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Genetic disorders of vision revealed by a behavioral screen of 400 essential loci in zebrafish.


Neuhauss, S C F; Biehlmaier, O; Seeliger, M W; Das, T; Kohler, K; Harris, W A; Baier, H (1999). Genetic disorders of vision revealed by a behavioral screen of 400 essential loci in zebrafish. Journal of Neuroscience, 19(19):8603-8615.

Abstract

We examined optokinetic and optomotor responses of 450 zebrafish mutants, which were isolated previously based on defects in organ formation, tissue patterning, pigmentation, axon guidance, or other visible phenotypes. These strains carry single point mutations in >400 essential loci. We asked which fraction of the mutants develop blindness or other types of impairments specific to the visual system. Twelve mutants failed to respond in either one or both of our assays. Subsequent histological and electroretinographic analysis revealed unique deficits at various stages of the visual pathway, including lens degeneration (bumper), melanin deficiency (sandy), lack of ganglion cells (lakritz), ipsilateral misrouting of axons (belladonna), optic-nerve disorganization (grumpy and sleepy), inner nuclear layer or outer plexiform layer malfunction (noir, dropje, and possibly steifftier), and disruption of retinotectal impulse activity (macho and blumenkohl). Surprisingly, mutants with abnormally large or small eyes or severe wiring defects frequently exhibit no discernible behavioral deficits. In addition, we identified 13 blind mutants that display outer-retina dystrophy, making this syndrome the single-most common cause of inherited blindness in zebrafish. Our screen showed that a significant fraction (approximately 5%) of the essential loci also participate in visual functions but did not reveal any systematic genetic linkage to particular morphological traits. The mutations uncovered by our behavioral assays provide distinct entry points for the study of visual pathways and set the stage for a genetic dissection of vertebrate vision.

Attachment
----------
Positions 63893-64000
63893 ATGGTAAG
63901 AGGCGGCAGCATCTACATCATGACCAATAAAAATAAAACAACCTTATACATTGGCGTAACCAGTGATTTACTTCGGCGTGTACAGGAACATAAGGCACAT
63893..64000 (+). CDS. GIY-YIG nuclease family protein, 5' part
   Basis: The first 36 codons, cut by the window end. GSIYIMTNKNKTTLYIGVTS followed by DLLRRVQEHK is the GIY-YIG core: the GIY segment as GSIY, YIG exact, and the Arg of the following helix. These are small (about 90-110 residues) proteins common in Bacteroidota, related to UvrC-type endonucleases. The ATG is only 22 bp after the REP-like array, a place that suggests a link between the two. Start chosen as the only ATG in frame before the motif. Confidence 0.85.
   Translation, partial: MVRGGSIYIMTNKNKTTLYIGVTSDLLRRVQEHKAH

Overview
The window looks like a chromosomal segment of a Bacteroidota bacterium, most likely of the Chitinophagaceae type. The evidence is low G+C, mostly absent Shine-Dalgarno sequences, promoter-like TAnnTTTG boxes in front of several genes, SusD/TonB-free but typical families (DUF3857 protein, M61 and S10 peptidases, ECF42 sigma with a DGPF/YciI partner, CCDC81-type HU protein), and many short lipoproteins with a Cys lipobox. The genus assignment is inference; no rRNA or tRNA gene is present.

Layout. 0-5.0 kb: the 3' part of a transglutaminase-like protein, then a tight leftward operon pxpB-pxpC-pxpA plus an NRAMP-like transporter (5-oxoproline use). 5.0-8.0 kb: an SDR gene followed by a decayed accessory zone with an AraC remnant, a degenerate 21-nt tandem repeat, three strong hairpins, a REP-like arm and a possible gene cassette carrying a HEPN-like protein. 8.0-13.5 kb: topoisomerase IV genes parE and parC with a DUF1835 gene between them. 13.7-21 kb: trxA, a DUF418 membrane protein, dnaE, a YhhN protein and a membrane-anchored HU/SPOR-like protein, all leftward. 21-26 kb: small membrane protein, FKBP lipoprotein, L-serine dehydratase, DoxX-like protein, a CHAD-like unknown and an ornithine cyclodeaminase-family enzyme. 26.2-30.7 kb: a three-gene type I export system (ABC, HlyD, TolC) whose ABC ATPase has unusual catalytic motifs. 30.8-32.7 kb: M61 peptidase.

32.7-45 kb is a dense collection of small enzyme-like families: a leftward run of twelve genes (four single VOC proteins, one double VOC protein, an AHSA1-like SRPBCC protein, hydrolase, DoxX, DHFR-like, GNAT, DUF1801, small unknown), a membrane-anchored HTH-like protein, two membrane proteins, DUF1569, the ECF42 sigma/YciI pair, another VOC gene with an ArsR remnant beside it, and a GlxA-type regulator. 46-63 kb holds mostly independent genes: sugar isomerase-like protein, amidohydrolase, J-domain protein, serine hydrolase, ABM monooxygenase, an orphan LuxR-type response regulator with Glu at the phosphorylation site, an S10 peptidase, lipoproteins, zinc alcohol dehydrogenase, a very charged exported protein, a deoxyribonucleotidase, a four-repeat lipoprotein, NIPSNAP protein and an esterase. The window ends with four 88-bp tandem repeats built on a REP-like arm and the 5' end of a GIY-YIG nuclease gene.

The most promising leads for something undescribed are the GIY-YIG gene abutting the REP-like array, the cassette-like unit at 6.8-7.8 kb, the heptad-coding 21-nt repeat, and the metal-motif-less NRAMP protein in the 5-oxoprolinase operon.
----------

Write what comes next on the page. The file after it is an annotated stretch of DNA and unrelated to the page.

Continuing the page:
We examined optokinetic and optomotor responses of 450 zebrafish mutants, which were isolated previously based on defects in organ formation, tissue patterning, pigmentation, axon guidance, or other visible phenotypes. These strains carry single point mutations in >400 essential loci. We asked which fraction of the mutants develop blindness or other types of impairments specific to the visual system. Twelve mutants failed to respond in either one or both of our assays. Subsequent histological and electroretinographic analysis revealed unique deficits at various stages of the visual pathway, including lens degeneration (bumper), melanin deficiency (sandy), lack of ganglion cells (lakritz), ipsilateral misrouting of axons (belladonna), optic-nerve disorganization (grumpy and sleepy), inner nuclear layer or outer plexiform layer malfunction (noir, dropje, and possibly steifftier), and disruption of retinotectal impulse activity (macho and blumenkohl). Surprisingly, mutants with abnormally large or small eyes or severe wiring defects frequently exhibit no discernible behavioral deficits. In addition, we identified 13 blind mutants that display outer-retina dystrophy, making this syndrome the single-most common cause of inherited blindness in zebrafish. Our screen showed that a significant fraction (approximately 5%) of the essential loci also participate in visual functions but did not reveal any systematic genetic linkage to particular morphological traits. The mutations uncovered by our behavioral assays provide distinct entry points for the study of visual pathways and set the stage for a genetic dissection of vertebrate vision.

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Additional indexing

Item Type:Journal Article, refereed
Communities & Collections:07 Faculty of Science > Institute of Molecular Life Sciences
Dewey Decimal Classification:570 Life sciences; biology
Language:English
Date:1 October 1999
Deposited On:11 Feb 2008 12:13
Last Modified:05 Apr 2016 12:13
Publisher:Society for Neuroscience
ISSN:0270-6474
Related URLs:http://www.jneurosci.org/cgi/content/abstract/19/19/8603
PubMed ID:10493760
Permanent URL: http://doi.org/10.5167/uzh-227

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